Emily Kamali, Puna District, Hawaii

Interview By Sasha Abramsky | Posted Wednesday March 28, 2012

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Emily Kamali - poverty - Puna District, Hawaii

Sixty-three-year-old Emily Kamali recently paid off her small house located deep into the backroads of the Puna District of Hawaii’s Big Island. The landscape, atop one of the world’s most active volcano’s is lush, the house chaotic. Dogs roam the yard; the small living area is filled with bric-a-brac. Kamali and her husband live on a few hundred dollars a month in social security and a couple hundred dollars worth of food stamps. Routinely, the money runs out before the month; when that happens, the generators go off and they use candles; they eat out of cans, and they rely on friends to make ends meet. Abused as a child, Kamali has had an unremittingly hard life. Recently, when her granddaughter got married, she shaved her head into a mohawk and dyed it purple. It makes her smile, makes her forget some of the accumulated pain.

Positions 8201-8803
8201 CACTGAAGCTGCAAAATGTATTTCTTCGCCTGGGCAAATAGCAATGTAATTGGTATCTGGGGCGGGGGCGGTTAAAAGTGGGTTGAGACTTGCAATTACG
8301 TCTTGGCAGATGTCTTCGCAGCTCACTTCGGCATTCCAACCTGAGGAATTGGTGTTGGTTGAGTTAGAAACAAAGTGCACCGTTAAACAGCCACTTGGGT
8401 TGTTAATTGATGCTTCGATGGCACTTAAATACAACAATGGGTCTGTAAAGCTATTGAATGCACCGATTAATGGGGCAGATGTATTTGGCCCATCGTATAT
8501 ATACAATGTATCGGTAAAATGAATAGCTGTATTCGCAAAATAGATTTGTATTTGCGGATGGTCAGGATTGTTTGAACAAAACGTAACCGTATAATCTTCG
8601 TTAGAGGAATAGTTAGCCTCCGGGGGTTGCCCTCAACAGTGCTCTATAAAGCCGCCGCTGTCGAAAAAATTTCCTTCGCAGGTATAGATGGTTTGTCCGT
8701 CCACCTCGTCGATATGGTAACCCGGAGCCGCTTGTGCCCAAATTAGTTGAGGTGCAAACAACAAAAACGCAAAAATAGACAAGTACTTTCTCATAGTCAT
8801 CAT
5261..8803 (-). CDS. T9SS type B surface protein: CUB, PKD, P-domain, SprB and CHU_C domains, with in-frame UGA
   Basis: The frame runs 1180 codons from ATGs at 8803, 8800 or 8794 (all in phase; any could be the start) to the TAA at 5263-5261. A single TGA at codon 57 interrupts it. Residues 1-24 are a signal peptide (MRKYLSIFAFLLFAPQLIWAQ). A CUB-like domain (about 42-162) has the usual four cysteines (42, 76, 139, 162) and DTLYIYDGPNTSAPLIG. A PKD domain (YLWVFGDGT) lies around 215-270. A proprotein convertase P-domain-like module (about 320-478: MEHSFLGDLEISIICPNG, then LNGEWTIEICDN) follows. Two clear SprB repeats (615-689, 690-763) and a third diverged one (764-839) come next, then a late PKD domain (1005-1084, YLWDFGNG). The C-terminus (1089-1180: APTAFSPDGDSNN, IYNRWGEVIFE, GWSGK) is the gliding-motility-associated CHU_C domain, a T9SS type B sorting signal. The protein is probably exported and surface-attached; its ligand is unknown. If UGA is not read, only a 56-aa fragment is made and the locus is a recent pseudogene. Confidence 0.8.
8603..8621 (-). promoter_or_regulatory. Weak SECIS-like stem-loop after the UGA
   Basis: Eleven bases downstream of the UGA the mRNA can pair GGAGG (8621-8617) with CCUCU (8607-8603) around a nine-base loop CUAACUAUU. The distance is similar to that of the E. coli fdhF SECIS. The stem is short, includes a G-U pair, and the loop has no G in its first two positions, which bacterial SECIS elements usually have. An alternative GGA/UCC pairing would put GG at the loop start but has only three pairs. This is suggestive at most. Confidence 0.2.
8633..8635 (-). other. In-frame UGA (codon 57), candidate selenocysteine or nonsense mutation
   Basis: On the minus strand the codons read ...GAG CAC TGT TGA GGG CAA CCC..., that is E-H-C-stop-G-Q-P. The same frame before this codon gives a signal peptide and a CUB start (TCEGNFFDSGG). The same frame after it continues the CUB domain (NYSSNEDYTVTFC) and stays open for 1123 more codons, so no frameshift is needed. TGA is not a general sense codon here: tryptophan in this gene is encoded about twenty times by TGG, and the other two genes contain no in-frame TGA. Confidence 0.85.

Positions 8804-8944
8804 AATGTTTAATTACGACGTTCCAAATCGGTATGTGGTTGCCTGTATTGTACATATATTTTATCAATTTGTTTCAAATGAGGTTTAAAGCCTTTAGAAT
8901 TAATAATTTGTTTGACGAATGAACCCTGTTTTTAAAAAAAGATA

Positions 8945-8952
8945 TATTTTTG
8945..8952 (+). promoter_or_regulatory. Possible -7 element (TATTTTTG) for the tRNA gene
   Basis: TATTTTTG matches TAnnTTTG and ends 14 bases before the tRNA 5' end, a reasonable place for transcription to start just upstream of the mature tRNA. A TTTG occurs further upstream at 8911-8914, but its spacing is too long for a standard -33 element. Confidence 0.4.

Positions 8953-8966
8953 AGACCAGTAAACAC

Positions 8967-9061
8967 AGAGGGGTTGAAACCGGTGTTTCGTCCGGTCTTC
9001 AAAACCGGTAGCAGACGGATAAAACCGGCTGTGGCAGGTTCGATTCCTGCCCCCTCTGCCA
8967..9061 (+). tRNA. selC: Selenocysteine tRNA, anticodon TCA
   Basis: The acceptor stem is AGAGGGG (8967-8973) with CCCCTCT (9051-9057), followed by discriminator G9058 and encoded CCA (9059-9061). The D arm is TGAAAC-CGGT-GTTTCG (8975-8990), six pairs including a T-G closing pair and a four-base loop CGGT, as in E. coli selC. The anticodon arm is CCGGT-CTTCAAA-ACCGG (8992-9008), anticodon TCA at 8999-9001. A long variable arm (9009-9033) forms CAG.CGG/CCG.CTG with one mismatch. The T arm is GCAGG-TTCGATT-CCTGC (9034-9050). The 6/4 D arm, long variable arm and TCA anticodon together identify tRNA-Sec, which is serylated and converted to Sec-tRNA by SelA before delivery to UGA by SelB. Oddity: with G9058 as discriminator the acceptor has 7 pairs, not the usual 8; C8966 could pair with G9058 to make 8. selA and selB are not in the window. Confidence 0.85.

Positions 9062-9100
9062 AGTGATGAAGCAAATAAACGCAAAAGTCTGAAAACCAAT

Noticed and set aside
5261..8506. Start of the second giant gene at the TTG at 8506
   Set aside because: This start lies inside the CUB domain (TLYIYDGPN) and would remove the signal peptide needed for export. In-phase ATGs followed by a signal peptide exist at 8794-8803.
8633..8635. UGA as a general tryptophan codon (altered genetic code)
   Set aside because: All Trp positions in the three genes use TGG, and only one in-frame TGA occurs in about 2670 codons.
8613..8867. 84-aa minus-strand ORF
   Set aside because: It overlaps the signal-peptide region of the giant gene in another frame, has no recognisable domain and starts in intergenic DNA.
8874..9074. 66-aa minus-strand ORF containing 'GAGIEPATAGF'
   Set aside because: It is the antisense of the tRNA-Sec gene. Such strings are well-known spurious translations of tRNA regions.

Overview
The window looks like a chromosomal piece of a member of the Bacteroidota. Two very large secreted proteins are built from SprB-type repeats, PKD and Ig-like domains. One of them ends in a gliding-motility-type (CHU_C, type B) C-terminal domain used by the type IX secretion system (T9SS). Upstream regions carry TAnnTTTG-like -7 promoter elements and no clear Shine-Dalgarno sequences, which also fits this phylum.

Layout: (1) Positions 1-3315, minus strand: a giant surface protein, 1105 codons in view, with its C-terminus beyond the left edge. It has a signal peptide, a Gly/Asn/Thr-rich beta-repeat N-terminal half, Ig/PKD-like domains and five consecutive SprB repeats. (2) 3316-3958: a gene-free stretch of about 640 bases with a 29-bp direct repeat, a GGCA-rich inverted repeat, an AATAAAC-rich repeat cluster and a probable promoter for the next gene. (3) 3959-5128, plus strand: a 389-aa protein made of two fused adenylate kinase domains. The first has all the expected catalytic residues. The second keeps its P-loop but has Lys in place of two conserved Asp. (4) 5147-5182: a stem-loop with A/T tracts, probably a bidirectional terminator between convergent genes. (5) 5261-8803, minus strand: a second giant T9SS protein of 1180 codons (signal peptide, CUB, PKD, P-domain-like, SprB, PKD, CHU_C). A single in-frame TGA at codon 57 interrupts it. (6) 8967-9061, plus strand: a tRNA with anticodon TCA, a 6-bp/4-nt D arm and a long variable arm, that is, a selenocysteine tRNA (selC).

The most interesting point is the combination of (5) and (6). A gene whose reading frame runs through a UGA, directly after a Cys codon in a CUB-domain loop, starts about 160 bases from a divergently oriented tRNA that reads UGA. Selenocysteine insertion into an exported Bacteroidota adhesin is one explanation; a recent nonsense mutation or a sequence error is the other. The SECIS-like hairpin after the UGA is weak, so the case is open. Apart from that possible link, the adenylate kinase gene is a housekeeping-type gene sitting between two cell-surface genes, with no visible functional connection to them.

Tags: criminal justice, hawaii, housing, hunger
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